From 2016 – 2019 I studied Financial Mathematics at Cardiff University. Throughout this, I mostly assumed I’d end up in Finance, taking a particular interest in the Actuarial field. Each year, I went through several application processes for either internships or graduate schemes in Actuarial or Accounting. I took a variety of tests, completing video/telephone interviews and occasionally making it to assessment centres, but never quite getting the roles. The problem here was that my skills weren’t unique, and I was trying to enter a very saturated job market.
Finding the perfect career
In March of 2019, I realised that the reason I couldn’t present the passion I wanted to at interviews for these roles, was because I wasn’t truly excited by them. After years of thinking I wanted to be an Actuary, I realised this wasn’t actually my passion. So I picked up a pen and paper and wrote down all the things that would make up my perfect career. I was looking for a field that was exciting and continuously developing such that there was always more to learn and scope to progress. A role where I could use what I’d learnt in my degree from a Mathematical point of view, but also the skills side – to work analytically and logically, solving problems and consistently challenging my brain. As well as this, I wanted to be creative. I craved an end product to my work that I could see, rather than just being a cog in a machine.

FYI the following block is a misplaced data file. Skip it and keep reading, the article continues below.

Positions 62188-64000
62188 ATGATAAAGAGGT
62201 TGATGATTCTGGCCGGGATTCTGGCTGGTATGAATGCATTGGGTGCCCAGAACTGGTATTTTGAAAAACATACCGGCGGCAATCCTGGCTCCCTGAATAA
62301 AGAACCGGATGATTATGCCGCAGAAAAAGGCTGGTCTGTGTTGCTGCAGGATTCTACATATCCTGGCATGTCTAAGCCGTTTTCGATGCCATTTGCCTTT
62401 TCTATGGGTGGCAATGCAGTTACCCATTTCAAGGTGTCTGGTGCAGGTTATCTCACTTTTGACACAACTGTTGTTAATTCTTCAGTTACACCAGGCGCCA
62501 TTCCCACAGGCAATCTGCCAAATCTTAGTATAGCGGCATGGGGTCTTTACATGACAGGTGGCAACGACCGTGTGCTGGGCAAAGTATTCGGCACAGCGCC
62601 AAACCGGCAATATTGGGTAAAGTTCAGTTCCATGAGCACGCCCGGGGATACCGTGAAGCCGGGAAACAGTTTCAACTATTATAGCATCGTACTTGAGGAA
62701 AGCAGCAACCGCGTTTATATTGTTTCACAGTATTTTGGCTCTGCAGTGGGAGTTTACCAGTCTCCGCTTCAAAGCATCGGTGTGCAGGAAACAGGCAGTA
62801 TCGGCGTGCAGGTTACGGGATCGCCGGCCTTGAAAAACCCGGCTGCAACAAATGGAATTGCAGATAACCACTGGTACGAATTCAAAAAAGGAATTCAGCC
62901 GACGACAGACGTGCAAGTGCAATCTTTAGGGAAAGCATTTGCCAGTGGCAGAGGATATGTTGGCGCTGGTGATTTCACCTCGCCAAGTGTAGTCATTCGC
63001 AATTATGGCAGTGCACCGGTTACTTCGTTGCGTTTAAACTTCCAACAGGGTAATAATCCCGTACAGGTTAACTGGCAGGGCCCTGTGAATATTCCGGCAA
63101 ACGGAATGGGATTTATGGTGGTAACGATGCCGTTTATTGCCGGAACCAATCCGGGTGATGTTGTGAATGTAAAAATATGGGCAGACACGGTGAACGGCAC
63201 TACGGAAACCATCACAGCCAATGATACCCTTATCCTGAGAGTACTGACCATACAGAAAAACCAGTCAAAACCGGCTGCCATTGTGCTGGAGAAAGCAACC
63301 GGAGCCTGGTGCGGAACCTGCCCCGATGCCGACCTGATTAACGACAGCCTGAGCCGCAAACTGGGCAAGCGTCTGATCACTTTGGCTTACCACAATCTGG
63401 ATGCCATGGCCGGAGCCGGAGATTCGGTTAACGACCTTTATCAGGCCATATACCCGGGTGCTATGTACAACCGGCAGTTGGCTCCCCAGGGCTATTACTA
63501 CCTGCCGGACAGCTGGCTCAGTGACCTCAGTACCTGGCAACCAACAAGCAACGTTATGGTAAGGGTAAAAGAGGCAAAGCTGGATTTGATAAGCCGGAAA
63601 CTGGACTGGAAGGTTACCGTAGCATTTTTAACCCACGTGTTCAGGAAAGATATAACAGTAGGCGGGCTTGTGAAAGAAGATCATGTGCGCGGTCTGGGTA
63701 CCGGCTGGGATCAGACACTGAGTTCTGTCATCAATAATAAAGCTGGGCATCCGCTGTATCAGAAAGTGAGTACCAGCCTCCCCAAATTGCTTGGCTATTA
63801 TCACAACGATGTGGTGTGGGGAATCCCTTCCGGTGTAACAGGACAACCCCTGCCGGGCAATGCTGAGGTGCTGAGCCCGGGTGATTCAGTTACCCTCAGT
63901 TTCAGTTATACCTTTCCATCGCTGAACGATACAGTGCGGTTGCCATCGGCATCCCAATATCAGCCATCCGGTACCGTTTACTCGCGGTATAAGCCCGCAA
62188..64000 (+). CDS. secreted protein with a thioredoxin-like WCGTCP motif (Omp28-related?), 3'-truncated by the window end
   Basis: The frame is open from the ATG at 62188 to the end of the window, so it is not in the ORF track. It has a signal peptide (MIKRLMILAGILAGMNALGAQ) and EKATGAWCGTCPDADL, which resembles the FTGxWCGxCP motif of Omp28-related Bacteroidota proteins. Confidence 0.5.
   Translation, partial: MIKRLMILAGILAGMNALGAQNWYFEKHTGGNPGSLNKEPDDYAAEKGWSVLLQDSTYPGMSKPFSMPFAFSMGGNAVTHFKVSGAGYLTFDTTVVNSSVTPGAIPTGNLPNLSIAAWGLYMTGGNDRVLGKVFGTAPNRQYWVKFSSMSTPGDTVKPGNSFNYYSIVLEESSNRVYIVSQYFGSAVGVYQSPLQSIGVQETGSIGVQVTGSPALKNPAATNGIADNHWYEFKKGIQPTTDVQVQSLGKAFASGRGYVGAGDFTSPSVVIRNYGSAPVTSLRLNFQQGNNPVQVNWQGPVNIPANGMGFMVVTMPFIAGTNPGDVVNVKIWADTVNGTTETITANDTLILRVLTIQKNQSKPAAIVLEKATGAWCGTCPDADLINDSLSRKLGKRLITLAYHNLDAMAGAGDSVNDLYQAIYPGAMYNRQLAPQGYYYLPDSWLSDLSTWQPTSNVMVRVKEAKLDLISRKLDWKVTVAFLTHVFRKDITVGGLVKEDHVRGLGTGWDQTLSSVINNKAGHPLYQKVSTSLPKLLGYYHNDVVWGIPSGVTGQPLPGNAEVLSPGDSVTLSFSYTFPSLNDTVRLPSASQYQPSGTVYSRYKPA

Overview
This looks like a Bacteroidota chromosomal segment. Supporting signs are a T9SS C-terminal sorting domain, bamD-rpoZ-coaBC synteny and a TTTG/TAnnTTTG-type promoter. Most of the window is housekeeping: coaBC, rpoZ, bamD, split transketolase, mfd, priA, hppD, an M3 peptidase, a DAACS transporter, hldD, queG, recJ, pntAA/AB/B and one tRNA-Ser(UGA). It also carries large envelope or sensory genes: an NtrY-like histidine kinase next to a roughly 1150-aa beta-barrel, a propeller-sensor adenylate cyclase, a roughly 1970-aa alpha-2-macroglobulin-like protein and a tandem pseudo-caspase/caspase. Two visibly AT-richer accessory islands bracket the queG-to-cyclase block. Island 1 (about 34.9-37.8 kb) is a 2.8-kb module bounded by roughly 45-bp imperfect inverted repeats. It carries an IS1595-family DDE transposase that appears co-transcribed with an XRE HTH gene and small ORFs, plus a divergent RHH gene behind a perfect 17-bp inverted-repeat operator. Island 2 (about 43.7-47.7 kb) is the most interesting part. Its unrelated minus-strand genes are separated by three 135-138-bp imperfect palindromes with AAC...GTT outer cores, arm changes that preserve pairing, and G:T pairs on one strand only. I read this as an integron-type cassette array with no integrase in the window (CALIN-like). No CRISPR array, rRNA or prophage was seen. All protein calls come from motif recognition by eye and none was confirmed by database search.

I think I want to code
I sat down with my housemates and said this out loud (rubber ducking before I knew what rubber ducking was) and before they could get a word in, I said: “I think I want to code”.
This was a revolution. I was finally excited by my career opportunities again, which helped me knuckle down and thrive with my uni work – I had an end goal now. The obvious path into this for me was an MSc conversion course in Computer Science. This was going to be expensive and time-consuming, as well as highly theoretical and not tailored to what actual jobs want, but I didn’t think anything without those flaws existed. You can imagine my excitement when I stumbled upon _nology. A course lasting 3 months rather than 12, costing about half of what a Masters would have and teaching actual job-based skills that would genuinely help me get started in tech – wherever within it I wanted to go.
It seemed too good to be true, but it wasn’t. I’m heading into week 7 out of 12 now, and I genuinely feel I’ve learnt more in the last 7 weeks than I did in my final year of University. The course is immersive, exposing you to everything you could expect to encounter starting a role as a Junior Developer, with the freedom to make the mistakes you inevitably will in a safe and supportive environment. The content is continually updated, following industry trends so that _nologists are equipped with all the right languages and frameworks, as well as the tools to learn more in the constantly growing world of tech.
It’s great to hear how _nology has given Clara the opportunity to learn skills that will open up her future job prospects and enable her to pursue a career she is passionate about. If you are interested in learning more about the course click here.